As disasters go, it was a big one.
A monster Category 5 hurricane slams into a U.S. coastal community. Buildings collapse. An airplane crashes. Some residents are dead. Others are bloodied and dazed.
This frightening scenario played out May 11 in a mass casualty training exercise at Wright State University’s National Center for Medical Readiness at Calamityville. It was the second major exercise at Calamityville, a 55-acre site in Fairborn that was once home to a cement factory.
Dr. Glenn Hamilton, professor of emergency medicine at Wright State’s Boonshoft School of Medicine and senior director of Calamityville, said the exercise was designed to have military and civilian medical first responders—who often don’t speak a common technical language–interfacing in a realistic, mock disaster setting.
“Our whole goal today is really to bring an exercise that allows the civilian/military sides to work together and start to develop a more common understanding of capability,” Hamilton said.
As the exercise unfolds, seemingly lifeless bodies litter the ground. One victim stumbles around with a chest wound that peers out from a torn, bloody T-shirt. Moaning patients with blood-smeared faces are helped on to stretchers.
“We’re very, very fortunate here to have something like Calamityville because we can set up scenarios like they may see when we actually deploy in the settings like Afghanistan and Iraq,” said Col. Eric Nelson, director of medical education for the 88th Medical Group at Wright-Patterson Air Force Base. “We’ll see multiple injuries. We’ll see mass casualties.”
Hamilton said Calamityville, located near Wright State and Wright-Patterson and boasting a large concrete structure, a maze of tunnels and other built-in props, is the perfect site for such an exercise.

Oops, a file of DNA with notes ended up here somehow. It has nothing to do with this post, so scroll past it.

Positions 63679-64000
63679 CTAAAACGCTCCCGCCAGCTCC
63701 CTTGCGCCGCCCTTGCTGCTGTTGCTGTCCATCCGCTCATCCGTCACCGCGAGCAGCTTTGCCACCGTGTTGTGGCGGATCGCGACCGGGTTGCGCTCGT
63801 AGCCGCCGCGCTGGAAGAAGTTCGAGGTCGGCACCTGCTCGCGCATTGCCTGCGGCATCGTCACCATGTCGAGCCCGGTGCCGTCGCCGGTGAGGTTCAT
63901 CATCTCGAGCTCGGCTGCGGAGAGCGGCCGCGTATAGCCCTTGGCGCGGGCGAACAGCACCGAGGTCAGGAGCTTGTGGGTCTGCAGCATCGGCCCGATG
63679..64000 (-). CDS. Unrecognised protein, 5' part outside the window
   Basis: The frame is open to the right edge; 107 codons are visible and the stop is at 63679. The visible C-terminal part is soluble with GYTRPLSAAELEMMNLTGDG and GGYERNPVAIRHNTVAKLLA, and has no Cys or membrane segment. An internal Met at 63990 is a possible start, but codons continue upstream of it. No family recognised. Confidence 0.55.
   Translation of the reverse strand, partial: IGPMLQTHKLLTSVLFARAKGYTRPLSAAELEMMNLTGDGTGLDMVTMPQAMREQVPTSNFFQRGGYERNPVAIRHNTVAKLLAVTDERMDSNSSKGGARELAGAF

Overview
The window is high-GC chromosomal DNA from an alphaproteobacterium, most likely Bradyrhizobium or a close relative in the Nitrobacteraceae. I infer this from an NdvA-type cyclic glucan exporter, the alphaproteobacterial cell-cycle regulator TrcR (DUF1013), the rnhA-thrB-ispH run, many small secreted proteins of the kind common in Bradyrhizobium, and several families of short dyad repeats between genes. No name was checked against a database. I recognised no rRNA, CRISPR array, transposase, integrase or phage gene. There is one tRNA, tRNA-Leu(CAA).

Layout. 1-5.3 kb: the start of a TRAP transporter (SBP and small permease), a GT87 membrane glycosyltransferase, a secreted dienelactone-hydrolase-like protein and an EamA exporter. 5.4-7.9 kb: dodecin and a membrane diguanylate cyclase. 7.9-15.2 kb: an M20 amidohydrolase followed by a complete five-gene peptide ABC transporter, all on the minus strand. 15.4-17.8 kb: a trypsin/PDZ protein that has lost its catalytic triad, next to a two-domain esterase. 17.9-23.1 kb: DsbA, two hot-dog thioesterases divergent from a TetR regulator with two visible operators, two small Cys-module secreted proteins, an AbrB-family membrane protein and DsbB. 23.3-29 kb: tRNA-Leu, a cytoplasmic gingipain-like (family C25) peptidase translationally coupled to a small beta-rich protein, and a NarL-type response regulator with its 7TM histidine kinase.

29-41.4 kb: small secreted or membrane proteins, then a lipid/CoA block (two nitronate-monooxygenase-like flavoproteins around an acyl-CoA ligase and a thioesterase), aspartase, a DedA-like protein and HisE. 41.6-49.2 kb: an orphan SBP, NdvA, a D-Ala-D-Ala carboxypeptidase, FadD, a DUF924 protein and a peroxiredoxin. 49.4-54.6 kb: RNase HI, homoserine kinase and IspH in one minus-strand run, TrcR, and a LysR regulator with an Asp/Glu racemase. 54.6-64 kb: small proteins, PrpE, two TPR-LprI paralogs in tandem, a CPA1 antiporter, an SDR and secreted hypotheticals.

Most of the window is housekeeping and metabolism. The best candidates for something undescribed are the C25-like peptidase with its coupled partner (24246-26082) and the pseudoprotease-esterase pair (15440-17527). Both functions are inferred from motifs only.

“This is the only exercise training environment that’s sponsored by a medical school in this country,” he said. “Our goal has always been to bring that medical side further out into the field, test new equipment and test new processes. And that’s what this site will let us do.”
The tail of the “crashed” airplane pokes out from a towering concrete silo and gives off a plume of white smoke. The “victims’” screams for help are chilling.
“Oh my God. Get me out of here,” one yells.
The evacuation helicopter—an Army Blackhawk from Columbus–lands with a gentle bounce, kicking up swirling clouds of dust and leaving the smell of aircraft fuel hanging in the air.
It will ferry the victims to a makeshift field hospital at Wright-Patterson. After the victims are triaged, they will then be transported by a C-17 cargo plane.
“So what we’ll be able to see is the full initial response, patient evacuation and then kind of working through the military medical evacuation system,” said John Dorsch, a chief resident in the Wright-Patterson/Wright State University Emergency Medicine Residency program.
More than 50 people from Wright State and Wright-Patterson alone took part in the exercise. Others included the 1-137th Aviation Battalion of the Ohio National Guard, the Civil Air Patrol, Miami Valley Hospital and the Fairborn Fire Department.